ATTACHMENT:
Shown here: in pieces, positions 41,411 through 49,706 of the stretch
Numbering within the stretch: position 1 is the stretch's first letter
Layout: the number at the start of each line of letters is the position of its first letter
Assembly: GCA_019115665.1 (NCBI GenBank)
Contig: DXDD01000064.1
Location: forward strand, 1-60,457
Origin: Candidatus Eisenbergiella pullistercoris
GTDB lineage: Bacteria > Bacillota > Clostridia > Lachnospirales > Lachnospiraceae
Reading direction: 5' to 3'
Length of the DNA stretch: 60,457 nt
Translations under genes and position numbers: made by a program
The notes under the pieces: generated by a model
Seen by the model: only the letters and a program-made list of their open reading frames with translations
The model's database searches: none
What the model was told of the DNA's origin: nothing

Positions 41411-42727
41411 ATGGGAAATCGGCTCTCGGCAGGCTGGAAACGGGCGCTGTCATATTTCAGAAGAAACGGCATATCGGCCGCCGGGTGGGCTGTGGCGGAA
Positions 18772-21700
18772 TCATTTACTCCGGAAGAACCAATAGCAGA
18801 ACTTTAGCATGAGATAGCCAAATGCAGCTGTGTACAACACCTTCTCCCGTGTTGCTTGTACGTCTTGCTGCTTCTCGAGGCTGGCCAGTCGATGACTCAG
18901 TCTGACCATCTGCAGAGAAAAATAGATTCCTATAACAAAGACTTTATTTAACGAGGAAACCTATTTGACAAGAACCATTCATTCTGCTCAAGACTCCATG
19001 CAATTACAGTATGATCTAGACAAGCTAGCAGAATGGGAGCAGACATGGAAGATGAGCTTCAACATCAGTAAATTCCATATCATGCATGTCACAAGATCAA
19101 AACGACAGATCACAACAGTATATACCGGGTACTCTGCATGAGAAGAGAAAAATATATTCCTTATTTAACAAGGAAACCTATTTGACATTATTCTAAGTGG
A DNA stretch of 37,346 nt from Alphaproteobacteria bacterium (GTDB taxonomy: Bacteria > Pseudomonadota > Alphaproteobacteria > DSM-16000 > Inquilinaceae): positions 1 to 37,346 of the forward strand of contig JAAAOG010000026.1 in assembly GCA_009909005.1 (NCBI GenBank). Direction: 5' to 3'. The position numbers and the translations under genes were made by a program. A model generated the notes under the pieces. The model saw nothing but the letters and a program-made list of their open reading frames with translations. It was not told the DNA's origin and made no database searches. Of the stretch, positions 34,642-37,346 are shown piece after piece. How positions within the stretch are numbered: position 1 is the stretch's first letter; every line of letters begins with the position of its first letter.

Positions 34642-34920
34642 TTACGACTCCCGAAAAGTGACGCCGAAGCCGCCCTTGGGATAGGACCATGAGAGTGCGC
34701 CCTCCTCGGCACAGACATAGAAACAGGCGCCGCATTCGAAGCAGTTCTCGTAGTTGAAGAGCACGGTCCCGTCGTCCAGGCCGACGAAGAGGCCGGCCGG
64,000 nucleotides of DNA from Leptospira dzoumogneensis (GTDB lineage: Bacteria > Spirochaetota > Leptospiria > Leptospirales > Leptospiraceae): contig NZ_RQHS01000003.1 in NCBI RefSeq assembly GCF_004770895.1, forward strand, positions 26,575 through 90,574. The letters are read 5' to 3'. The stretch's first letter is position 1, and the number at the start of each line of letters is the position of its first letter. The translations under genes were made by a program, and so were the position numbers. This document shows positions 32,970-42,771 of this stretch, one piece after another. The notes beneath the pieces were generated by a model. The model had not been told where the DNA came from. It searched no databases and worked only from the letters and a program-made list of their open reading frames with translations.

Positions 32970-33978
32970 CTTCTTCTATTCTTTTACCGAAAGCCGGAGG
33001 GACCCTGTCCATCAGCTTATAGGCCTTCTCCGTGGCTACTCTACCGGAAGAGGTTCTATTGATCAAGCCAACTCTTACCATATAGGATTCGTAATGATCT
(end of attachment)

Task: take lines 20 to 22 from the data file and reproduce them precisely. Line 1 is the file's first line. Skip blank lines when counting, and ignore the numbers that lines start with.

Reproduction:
18801 ACTTTAGCATGAGATAGCCAAATGCAGCTGTGTACAACACCTTCTCCCGTGTTGCTTGTACGTCTTGCTGCTTCTCGAGGCTGGCCAGTCGATGACTCAG
18901 TCTGACCATCTGCAGAGAAAAATAGATTCCTATAACAAAGACTTTATTTAACGAGGAAACCTATTTGACAAGAACCATTCATTCTGCTCAAGACTCCATG
19001 CAATTACAGTATGATCTAGACAAGCTAGCAGAATGGGAGCAGACATGGAAGATGAGCTTCAACATCAGTAAATTCCATATCATGCATGTCACAAGATCAA